Breast Cancer Treatment Owatonna MN

This is a frequently asked question, and doctors in China are certainly trying to treat breast cancer exclusively with Chinese herbal medicine or qi gong. Ongoing research on a number of Chinese herbs shows promising anti-cancer effects. Nevertheless, the clinical efficacy of stand-alone Chinese medicine for breast cancer has not been substantiated.

Eva M Gallaghe, MS
(952) 380-3498
5635 Fairway Dr
Excelsior, MN
Specialties
Oncology (Cancer)
Gender
Male
Education
Graduation Year: 2007

Data Provided by:
Jacquelyn Dawn Wiermaa, MD
(218) 786-8364
400 E 3rd St
Duluth, MN
Specialties
Oncology (Cancer)
Gender
Female
Education
Medical School: Med Coll Of Wi, Milwaukee Wi 53226
Graduation Year: 1996

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Craig Walter S Howe, MD
(651) 602-5200
310 Smith Ave N Ste 460
Saint Paul, MN
Specialties
Oncology (Cancer)
Gender
Male
Education
Medical School: Cornell Univ Med Coll, New York Ny 10021
Graduation Year: 1978

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Amy Lynn Stella
(763) 520-7887
3435 West Broadway
Robbinsdale, MN
Specialty
Hematology / Oncology

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Crystal Marie Schlosser, MD
(612) 338-1000
920 E 28th St Ste 180
Minneapolis, MN
Gender
Female
Languages
French, Spanish, Hebrew
Education
Medical School: Univ Of Mn Med Sch-Minneapolis, Minneapolis Mn 55455
Graduation Year: 1992
Hospital
Hospital: Fairview University Med Ctr -U, Minneapolis, Mn
Group Practice: Univ Minnesota School Univ Of Minnesota Hospitals; University Of Minnesota Physicians Surgery Clinic

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Robert Delaune, MD
(612) 706-1687
1580 Beam Ave
Maplewood, MN
Specialties
Oncology (Cancer)
Gender
Male
Education
Medical School: U Of Tx Med Sch At Houston, Houston Tx 77225
Graduation Year: 1991

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Susan Freeman Sencer, MD
(612) 813-5940
2525 Chicago Ave
Minneapolis, MN
Specialties
Oncology (Cancer)
Gender
Female
Education
Medical School: Univ Of Mn Med Sch-Minneapolis, Minneapolis Mn 55455
Graduation Year: 1984

Data Provided by:
Randolph Stuart Marks, MD
(507) 284-8318
200 1st St SW
Rochester, MN
Specialties
Oncology (Cancer), Hematology-Internal Medicine
Gender
Male
Education
Medical School: Univ Of Ca, Irvine, Ca Coll Of Med, Irvine Ca 92717
Graduation Year: 1986

Data Provided by:
Paul John Orchard, MD
(612) 626-2313
420 Delaware St SE
Minneapolis, MN
Specialties
Oncology (Cancer)
Gender
Male
Education
Medical School: Brown Univ Program In Med, Providence Ri 02912
Graduation Year: 1984

Data Provided by:
Nadia Nicole issa Laack
(507) 284-2511
200 1st St Sw
Rochester, MN
Specialty
Radiation Oncology

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Breast Cancer

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By Jake Paul Fratkin, OMD, LAc

Can Chinese medicine help treat breast cancer?

This is a frequently asked question, and doctors in China are certainly trying to treat breast cancer exclusively with Chinese herbal medicine or qi gong. Ongoing research on a number of Chinese herbs shows promising anti-cancer effects. Nevertheless, the clinical efficacy of stand-alone Chinese medicine for breast cancer has not been substantiated.

Most Chinese herbal doctors recognize that established breast cancer requires strong Western approaches to destroy tumors and cancerous cells. So they practice conventional approaches for cancer control including surgery, radiation, and chemotherapy—very much in line with what occurs in the US.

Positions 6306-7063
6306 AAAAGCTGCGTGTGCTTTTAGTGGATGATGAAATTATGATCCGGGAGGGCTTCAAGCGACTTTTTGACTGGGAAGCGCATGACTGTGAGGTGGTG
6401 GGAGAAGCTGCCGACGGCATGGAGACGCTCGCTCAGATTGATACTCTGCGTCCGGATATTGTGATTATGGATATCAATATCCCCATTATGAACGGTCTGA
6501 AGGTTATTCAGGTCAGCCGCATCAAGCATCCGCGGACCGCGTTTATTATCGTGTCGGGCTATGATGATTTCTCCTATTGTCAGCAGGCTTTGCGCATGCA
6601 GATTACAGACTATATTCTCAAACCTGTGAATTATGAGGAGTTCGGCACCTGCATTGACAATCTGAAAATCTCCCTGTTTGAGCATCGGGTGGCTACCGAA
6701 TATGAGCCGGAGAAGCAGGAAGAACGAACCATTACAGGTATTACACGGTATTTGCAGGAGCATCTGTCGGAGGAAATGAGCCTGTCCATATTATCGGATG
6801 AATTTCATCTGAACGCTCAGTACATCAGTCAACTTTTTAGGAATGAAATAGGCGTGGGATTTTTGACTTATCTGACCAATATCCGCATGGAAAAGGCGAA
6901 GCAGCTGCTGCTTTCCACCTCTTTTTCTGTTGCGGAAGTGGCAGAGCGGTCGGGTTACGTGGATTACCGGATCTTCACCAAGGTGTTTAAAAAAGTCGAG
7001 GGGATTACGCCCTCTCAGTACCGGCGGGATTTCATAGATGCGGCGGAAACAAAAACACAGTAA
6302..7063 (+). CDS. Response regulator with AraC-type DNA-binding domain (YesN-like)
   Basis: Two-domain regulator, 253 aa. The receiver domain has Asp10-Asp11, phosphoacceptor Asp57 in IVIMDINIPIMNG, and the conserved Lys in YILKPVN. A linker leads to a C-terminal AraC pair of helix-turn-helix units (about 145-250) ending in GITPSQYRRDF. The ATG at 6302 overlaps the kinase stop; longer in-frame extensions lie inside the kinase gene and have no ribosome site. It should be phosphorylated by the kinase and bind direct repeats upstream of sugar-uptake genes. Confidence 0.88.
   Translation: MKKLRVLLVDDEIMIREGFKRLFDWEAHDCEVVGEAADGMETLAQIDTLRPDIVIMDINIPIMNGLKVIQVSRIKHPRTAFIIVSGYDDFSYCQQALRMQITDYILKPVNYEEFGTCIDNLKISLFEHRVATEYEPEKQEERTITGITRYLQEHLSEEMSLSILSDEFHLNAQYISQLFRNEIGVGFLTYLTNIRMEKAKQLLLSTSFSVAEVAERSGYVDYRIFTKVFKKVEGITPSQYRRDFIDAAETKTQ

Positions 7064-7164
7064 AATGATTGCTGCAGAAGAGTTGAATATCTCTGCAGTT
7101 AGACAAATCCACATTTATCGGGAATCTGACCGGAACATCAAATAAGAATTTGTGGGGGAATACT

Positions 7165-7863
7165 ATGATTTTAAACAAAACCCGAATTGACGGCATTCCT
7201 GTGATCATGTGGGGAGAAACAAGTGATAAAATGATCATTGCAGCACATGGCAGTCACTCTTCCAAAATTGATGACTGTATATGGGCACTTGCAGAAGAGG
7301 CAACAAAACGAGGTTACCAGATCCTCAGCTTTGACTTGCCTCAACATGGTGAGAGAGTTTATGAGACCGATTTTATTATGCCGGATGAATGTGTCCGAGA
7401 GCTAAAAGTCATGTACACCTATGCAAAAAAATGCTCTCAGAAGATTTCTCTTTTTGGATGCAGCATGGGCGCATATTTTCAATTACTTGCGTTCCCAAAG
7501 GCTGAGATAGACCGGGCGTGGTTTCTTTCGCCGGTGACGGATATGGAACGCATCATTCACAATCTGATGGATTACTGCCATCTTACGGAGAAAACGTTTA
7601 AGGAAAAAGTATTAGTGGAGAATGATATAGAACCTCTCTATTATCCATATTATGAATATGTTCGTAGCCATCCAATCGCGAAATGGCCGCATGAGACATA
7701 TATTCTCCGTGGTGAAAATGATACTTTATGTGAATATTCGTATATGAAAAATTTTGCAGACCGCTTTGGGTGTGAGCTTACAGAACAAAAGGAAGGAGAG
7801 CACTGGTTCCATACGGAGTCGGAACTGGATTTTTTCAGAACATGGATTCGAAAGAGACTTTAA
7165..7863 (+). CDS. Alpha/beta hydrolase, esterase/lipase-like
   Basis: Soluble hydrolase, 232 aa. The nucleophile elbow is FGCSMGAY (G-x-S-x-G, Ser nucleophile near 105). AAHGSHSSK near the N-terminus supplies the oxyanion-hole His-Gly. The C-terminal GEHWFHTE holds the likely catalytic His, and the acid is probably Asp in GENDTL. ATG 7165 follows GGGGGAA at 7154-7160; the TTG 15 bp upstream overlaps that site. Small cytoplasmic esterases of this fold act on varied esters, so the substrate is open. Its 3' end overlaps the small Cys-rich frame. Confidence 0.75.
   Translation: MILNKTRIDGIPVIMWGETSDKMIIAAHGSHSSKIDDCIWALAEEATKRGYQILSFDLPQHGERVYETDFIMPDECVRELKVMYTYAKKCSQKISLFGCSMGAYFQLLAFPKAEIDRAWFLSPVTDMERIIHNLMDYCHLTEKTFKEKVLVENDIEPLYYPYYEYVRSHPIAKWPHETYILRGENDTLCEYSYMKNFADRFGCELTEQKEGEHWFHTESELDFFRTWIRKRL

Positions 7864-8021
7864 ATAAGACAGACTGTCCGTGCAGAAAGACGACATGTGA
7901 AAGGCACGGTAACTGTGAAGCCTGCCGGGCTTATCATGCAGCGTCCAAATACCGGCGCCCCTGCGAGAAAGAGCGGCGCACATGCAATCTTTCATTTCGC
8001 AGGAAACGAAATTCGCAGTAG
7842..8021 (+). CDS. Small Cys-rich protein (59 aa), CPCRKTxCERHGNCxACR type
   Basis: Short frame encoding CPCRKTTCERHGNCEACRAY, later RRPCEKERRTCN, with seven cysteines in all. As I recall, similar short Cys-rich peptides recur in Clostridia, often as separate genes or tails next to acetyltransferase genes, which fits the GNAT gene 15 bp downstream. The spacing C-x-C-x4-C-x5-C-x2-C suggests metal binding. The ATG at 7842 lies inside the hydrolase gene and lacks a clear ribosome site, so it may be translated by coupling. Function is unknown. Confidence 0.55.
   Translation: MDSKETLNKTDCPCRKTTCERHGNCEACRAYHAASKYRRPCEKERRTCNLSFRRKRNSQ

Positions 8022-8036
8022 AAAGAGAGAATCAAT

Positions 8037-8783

China differs from the West, however, in its willingness to integrate herbs and acupuncture with these other forms of treatment to speed and enhance recovery. This approach is well documented in English language literature from both China and America. Breast cancer patients who receive a combination of Chinese medicine and Western therapies experience increased recovery rates, higher five-year survival rates, and decreased side effects.

The most common use of Chinese medicine in breast cancer treatments—either herbs, acupuncture, or both—is to offset the negative side effects of chemotherapy, such as nausea, loss of appetite, skin itching, fatigue, and peripheral neuropathy. Treatment for hair loss occurs after the last chemotherapy session. Using acupuncture and Chinese herbal medicine during and after radiation also helps recovery from surgery. At the most basic level, these treatments regulate the liver and spleen-pancreas and create good quality qi and blood as well.

Chemotherapy, while toxic to cancer cells, also severely damages the liver, and the Chinese medicine approach of moving qi and blood helps to detoxify that organ. This approach also regulates liver and spleen-pancreas function, effective for stopping nausea. Radiation in turn damages the blood and burns surrounding tissue. Chinese herbal medicine helps rebuild blood and clear heat damage to tissue. We use specific herbs that are cooling to the damaged tissue, and other herbs that build healthy tissue. Over-the-counter products can’t accomplish this complex task—instead it requires a practitioner familiar with Chinese herbal therapy for cancer support.

Ultimately, cancer precursor cells, which abound in the body, are held in check by the body’s immune system. Chinese herbal medicine or acupuncture builds the immune system by regulating and tonifying its component parts: kidney function (which includes the adrenal and endocrine systems), spleen function (which includes the digestive system’s ability to absorb and convert food nutrients), liver function and its ability to metabolize toxins, and blood quality.

One of the greater tragedies of modern medicine is its refusal to recognize the benefits of Chinese medicine in the management and recovery of c...

Author: Jake Paul Fratkin, OMD, LAC

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